So, how should Latinos respond to this growing menace? Latinos must work together -- and with their allies -- to shore up its community resources and build social, political, and economic capacity. To do this, Latinos must take the lead in setting an aggressive, proactive agenda that will target specific needs for overall change and improvement.
Setting priorities means Latinos coming together to talk about what matters to them. Some priorities might include: Bilingual/multilingual education; curriculum restructuring that prioritizes progressive education and with an emphasis on Chicano/Latino and Indigenous history and culture; the development of our own textbooks; access to local boards, planning commissions, foundations, and committees that have a direct impact on our lives; the development and expansion of museums (state, municipal, and private) ranging from general to science and technology, history, and art; access to and development of financial institutions; access to universal health care; etc.
If this election cycle has taught us anything, it is that Latinos must not only demand a seat at the table -- they must also take it (lawfully, of course). For too long, we have been the victims of aggressive anti-Latino sentiment that has rendered many of our communities powerless (think of deportation drives, school segregation, housing and employment discrimination, legal barriers to services (Propositions 187), and assaults on culture and language (Proposition 227). And now, we have a candidate for the highest position in the land spewing venomous insults and threats of deportation for over 11 million people and a pledge to build a wall. And what is also clear now, is that Trump pays no attention to history -- he neither acknowledges it or reads it. But we do.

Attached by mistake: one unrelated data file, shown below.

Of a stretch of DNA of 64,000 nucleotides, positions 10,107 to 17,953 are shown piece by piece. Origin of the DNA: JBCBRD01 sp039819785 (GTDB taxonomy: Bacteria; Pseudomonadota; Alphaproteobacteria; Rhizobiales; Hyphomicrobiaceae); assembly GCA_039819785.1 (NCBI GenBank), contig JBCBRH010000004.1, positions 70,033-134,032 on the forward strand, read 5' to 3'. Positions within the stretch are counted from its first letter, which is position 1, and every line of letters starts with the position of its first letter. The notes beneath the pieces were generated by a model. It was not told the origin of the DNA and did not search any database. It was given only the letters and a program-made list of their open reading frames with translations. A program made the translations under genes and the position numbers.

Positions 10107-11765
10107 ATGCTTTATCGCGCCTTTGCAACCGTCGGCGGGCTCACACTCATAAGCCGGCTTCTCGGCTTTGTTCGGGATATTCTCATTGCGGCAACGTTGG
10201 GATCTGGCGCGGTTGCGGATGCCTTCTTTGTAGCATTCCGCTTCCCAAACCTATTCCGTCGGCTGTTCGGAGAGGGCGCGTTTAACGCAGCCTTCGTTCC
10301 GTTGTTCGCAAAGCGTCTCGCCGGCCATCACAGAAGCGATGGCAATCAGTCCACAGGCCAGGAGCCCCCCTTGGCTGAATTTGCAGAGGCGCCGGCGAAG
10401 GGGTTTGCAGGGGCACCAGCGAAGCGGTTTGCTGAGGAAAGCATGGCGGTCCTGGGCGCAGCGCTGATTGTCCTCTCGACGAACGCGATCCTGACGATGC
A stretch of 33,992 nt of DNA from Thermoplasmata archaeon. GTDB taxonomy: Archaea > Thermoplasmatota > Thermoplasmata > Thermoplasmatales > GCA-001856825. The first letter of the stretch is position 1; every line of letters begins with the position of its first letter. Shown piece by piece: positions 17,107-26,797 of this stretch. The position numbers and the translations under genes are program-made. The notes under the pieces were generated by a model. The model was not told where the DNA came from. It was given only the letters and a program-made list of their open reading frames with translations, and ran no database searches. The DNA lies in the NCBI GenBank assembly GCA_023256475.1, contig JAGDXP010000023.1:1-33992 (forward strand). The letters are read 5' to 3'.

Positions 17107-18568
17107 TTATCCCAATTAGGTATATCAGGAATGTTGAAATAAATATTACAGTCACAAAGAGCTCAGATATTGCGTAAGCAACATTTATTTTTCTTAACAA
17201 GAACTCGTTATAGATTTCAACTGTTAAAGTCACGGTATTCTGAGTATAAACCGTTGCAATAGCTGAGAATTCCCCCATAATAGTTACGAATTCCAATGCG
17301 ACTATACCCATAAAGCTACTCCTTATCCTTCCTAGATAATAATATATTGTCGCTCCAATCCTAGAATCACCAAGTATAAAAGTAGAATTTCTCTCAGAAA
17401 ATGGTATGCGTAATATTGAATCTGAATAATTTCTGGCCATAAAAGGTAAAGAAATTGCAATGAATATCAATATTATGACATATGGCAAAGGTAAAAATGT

From California to New York, and everywhere in between, Latinos are standing up in greater numbers and demanding a larger say in their lives. No longer are we begging for acceptance in the hopes someone will open the door. Nor do we wish to disappear into some backward notion of melting pot assimilation (especially of the sort that demands that we drop our Latinidad at the door). We are no longer willing to hide in the shadows or cower in fear as outsiders looking in -- we are standing firm this time, quite comfortable in our skin. We are not going to drop our history, culture, language, identities, and contributions to American society -- we are going to celebrate them. And, we especially don't need a lesson in democracy; we know exactly what it is.
So, if nopalitos con tostadas aren't your fancy, and if a taco truck isn't your cup of tea, don't worry, we won't kick you out. But if you get angry at this "foreign" comida, then just remember, close the door on your way out.
Enrique and Gabriel Buelna:
Enrique M. Buelna, Ph.D., is a professor in the History Department at Cabrillo College in Santa Cruz, California.
Gabriel Buelna, Ph.D. is a faculty member in the Chicana/o Studies Department at Cal State Northridge and co-founder of MadLatinos.com.